PH: Being in the space on a Sunday afternoon, we all felt a tiny breeze of memories, as if literally this house could open it’s door and an old lady would greet us with a cup of coffee. The inspiration for this project goes beyond only this space and house; it is a message to preserve the spirit of Beirut, which we all feel is slipping away right in front of our eyes. I know it’s a bit too poetic but seeing spaces like these being torn down to make way for lifeless skyscrapers is just too sad.
2.) Is there a design plan for the house or is it going to be a “blank canvas” where all volunteers can go wild?
LC: There is actually a design plan that the Crew have discussed thoroughly over the past few weeks and planned for. I feel the end product will speak for itself but the concept of the house is to revive it, bring some life to it, give it that essence – that it hasn’t been forgotten after all. That’s all I’m going to reveal for now!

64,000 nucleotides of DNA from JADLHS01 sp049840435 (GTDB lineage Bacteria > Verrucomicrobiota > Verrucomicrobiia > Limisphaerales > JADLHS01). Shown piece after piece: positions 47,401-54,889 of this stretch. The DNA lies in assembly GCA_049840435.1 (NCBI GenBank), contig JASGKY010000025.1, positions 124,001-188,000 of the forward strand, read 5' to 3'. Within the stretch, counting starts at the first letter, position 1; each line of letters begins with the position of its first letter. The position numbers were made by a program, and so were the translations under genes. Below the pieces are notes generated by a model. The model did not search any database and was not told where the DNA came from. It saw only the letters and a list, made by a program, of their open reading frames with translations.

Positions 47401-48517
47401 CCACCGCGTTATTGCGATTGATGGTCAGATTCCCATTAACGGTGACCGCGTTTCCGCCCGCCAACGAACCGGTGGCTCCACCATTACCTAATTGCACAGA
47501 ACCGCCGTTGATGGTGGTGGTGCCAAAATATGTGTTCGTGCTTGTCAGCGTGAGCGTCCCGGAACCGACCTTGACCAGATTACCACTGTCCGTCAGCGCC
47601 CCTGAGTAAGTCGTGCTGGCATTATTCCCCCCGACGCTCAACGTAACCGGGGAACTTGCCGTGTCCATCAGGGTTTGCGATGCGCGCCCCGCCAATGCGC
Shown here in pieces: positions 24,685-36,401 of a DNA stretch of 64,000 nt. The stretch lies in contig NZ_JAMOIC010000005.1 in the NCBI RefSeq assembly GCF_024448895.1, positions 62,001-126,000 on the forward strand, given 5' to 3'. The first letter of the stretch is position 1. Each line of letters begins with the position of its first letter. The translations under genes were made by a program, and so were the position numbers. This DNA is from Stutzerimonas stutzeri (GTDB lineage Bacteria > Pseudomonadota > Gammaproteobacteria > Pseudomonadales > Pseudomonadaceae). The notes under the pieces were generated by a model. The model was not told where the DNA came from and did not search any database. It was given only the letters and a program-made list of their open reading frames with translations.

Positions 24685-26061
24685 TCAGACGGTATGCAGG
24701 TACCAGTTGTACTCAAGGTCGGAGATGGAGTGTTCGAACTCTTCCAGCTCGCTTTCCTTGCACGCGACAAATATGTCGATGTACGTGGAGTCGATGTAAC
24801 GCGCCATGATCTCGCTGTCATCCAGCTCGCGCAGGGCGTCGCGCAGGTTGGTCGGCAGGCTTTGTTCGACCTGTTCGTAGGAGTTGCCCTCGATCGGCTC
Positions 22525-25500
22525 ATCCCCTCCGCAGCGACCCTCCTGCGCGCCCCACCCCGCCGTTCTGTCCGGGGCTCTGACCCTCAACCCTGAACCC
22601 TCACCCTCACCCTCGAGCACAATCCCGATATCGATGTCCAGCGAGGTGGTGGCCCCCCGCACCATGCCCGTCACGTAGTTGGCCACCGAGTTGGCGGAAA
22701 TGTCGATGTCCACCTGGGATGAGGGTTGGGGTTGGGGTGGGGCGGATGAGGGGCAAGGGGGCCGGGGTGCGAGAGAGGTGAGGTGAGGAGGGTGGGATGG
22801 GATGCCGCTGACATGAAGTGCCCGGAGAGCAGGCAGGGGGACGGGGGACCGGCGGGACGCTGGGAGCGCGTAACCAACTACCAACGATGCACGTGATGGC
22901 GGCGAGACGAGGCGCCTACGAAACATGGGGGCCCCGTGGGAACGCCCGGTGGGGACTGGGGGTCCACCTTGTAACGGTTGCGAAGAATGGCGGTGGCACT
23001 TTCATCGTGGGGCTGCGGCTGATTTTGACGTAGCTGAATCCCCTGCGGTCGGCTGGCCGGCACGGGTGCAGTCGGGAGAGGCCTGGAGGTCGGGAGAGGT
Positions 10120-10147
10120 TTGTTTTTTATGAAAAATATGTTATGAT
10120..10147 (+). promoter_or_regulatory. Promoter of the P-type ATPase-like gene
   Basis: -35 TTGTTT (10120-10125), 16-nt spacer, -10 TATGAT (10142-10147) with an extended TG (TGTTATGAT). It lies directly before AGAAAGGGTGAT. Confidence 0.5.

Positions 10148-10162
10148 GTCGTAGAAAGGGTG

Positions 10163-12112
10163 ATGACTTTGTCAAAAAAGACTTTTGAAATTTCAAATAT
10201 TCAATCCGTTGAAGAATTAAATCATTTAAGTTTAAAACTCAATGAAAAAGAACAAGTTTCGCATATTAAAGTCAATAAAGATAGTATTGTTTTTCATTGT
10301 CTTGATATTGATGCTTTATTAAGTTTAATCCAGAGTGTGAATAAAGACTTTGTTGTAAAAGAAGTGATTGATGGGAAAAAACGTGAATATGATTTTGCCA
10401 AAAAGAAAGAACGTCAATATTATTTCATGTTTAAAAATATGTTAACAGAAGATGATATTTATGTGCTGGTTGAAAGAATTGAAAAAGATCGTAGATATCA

PH: The design plan, as Lana said, is already set, but I’m sure there’s always room for the volunteers to leave their creative touches.
3.) Will the historic significance of Ashrafieh architecture be retained/emphasized in some way?
LC: I think the architecture is apparent and we aren’t changing it except to dress it in a brighter and more beautiful way. So yes, the elements of it will remain and we are staying true to the surroundings and build of the venue, the style and feel of it as well – but with our touches, of course, and little added things that will make it complete.
PH: The architecture in the house is its main attraction and the key rationale behind the project. We’re very keen on preserving it, it’s just getting the mini uplift that does it justice.
4.) What is to be of the house once it is completed?